Every Child Ready to Read
Early literacy is helping your children get ready to learn to read. You are your child’s first teacher!
Enjoy these five playful and simple ways to prepare your children to become a successful reader.
Children learn about language by listening and joining in the conversation. They learn about the world around them. Talk as you play and choose whatever books interest your child to give you more to talk about!
-Make sure your child has lots of opportunities to talk with you, not just listen to you talk.
-Stretch your child’s vocabulary. Repeat what your child says and use new words. “You want a banana? That’s a healthy choice.”
Fingerplays, rhymes & songs slow down language so children can hear the different sounds that make up words. This will help children as they begin to read printed language.
-Sing the alphabet song to learn about letters.
-Clap along to the rhythm in a song so children hear the syllables in words.
Shared reading–or reading books together–is the single best way to help children get ready to read. Kids who enjoy being read to are more likely to enjoy reading themselves, which leads to success in all school subjects.
-Read every day!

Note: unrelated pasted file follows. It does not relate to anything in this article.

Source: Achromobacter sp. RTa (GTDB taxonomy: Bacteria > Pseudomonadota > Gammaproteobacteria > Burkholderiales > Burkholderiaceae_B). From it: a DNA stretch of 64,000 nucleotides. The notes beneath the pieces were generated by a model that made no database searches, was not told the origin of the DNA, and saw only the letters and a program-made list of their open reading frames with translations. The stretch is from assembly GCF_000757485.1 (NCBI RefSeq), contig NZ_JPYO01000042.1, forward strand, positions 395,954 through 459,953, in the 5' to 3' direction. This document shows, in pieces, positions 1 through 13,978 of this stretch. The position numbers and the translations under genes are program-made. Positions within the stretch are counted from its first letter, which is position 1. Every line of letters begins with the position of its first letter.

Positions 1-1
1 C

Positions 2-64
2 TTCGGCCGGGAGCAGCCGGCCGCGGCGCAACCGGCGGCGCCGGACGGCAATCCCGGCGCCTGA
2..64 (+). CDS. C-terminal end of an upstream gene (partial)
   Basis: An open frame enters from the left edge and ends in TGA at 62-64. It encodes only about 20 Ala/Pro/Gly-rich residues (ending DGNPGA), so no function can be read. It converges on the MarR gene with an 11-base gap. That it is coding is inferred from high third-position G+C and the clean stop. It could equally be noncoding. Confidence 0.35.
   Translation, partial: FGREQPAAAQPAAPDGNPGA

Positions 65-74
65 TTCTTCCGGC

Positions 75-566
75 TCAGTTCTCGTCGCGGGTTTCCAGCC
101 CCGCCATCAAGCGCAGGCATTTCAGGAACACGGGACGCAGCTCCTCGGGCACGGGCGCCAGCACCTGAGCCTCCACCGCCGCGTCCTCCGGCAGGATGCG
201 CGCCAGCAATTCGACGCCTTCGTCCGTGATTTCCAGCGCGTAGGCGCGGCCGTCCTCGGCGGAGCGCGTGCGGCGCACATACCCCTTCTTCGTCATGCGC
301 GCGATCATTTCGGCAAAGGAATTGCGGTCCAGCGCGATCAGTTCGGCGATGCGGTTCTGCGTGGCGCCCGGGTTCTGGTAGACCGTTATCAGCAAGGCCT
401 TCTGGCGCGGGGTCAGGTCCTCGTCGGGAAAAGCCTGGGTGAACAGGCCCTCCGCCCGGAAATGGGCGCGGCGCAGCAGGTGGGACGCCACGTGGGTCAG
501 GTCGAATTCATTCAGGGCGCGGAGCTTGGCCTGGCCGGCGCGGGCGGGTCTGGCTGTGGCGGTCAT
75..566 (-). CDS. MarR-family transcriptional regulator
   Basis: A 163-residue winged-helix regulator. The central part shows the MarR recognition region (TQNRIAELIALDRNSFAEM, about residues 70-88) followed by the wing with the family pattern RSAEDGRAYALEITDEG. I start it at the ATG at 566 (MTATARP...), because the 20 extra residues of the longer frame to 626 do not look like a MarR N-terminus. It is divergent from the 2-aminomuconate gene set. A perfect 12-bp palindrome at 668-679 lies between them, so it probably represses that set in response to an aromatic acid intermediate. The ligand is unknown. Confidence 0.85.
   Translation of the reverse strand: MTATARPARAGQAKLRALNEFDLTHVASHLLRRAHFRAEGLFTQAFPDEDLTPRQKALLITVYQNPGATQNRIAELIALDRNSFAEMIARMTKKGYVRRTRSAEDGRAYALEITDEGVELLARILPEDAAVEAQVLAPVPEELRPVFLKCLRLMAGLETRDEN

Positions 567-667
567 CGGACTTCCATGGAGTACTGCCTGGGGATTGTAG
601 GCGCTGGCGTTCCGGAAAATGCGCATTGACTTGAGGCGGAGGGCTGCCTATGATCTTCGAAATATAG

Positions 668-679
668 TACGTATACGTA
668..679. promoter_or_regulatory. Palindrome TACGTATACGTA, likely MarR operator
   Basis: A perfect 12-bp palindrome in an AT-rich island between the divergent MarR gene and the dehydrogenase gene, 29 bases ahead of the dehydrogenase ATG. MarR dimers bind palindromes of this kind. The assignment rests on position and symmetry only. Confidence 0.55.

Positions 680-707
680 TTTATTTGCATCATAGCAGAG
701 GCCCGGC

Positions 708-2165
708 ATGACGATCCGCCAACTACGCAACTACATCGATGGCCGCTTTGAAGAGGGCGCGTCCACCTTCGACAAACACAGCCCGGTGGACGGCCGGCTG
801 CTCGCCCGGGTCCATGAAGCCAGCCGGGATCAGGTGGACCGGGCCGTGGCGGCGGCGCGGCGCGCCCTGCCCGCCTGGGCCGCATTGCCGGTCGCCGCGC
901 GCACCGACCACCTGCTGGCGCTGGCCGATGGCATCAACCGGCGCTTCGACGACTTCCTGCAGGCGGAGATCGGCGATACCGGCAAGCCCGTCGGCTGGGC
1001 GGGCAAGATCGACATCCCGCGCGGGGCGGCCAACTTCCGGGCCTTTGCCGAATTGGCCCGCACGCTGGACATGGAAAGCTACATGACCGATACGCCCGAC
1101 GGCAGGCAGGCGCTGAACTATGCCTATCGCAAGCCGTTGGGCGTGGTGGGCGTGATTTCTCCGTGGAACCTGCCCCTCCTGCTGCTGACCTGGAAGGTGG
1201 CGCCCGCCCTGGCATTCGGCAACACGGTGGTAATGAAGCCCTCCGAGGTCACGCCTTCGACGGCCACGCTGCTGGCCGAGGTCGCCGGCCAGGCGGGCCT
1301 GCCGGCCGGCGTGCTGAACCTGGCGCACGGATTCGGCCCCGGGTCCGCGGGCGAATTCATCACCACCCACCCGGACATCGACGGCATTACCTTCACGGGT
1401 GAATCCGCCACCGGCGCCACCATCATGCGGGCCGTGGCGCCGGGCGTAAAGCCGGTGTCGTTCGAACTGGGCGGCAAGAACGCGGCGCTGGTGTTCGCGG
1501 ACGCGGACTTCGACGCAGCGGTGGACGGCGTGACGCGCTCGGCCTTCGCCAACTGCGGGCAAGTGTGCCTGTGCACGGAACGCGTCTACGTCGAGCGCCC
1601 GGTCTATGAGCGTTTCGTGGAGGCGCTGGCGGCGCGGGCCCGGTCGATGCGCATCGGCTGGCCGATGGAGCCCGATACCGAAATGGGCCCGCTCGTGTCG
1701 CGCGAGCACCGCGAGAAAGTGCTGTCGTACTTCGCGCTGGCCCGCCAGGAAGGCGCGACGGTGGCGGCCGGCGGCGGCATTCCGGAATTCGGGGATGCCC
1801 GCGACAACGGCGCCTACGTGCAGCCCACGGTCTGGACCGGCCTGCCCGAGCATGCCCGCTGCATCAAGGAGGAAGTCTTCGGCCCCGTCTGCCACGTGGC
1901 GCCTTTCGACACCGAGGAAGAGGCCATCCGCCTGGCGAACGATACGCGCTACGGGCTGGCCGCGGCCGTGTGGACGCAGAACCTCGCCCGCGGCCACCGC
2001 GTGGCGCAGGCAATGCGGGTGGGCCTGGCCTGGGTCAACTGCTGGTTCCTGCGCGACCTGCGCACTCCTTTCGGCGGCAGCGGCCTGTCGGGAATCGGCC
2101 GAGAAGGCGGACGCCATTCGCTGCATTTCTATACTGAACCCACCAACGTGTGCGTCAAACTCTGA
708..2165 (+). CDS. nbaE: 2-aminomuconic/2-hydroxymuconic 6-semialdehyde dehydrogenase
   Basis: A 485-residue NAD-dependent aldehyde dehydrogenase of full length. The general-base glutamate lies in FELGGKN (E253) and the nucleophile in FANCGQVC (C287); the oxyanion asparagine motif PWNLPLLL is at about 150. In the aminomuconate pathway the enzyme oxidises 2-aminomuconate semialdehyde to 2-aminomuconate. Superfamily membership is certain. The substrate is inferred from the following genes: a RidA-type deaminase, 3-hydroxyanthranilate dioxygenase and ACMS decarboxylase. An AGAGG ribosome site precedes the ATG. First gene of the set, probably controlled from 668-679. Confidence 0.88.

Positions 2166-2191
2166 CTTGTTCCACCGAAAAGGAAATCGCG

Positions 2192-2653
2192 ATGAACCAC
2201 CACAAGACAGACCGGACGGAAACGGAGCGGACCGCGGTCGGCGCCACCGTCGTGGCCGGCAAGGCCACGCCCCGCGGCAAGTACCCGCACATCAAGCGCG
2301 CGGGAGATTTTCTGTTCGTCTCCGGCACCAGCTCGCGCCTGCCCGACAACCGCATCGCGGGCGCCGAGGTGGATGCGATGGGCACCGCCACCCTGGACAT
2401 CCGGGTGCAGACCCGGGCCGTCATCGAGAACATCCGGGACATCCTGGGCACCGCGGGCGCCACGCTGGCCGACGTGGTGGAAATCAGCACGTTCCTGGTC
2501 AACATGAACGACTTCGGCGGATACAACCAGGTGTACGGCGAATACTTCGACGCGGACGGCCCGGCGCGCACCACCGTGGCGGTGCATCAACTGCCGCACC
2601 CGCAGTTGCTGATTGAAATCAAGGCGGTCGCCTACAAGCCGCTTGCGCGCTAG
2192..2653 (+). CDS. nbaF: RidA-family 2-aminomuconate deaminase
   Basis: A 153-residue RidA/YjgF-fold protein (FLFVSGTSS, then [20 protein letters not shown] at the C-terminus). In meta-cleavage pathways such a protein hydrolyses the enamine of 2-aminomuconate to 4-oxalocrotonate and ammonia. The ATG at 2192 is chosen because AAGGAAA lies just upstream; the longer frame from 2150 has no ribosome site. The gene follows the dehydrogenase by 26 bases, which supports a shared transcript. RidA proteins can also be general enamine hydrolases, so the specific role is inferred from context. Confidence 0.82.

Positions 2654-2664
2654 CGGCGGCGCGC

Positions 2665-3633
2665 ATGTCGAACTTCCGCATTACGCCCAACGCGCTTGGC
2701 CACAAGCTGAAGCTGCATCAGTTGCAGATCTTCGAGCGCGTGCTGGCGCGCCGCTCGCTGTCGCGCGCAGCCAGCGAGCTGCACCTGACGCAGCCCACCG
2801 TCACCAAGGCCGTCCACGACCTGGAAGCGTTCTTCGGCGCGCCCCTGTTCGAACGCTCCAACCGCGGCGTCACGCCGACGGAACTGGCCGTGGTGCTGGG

-Use books to help teach new words. Books can teach less common words, words that children may not hear in every-day conversation. As you read, talk about what these words mean.
Reading and writing go together. Children can learn pre-reading skills through writing activities. Provide your children with lots of opportunities to write or draw.
-Writing begins with scribbles and other marks. Encourage this by providing many opportunities to draw and write.
-Talk with your children about what they draw, and write captions or stories together. This helps make a connection between spoken and printed language.
Children learn language by interacting with others and also by interacting with their physical surroundings.
-Give your child plenty of playtime. Some of the best kinds of play are unstructured, when children can use their imaginations and create stories about what they’re doing.
-Encourage dramatic play. When children make up stories using puppets or stuffed animals, they develop important narrative skills. This helps children understand that stories and books have a beginning, middle, and end.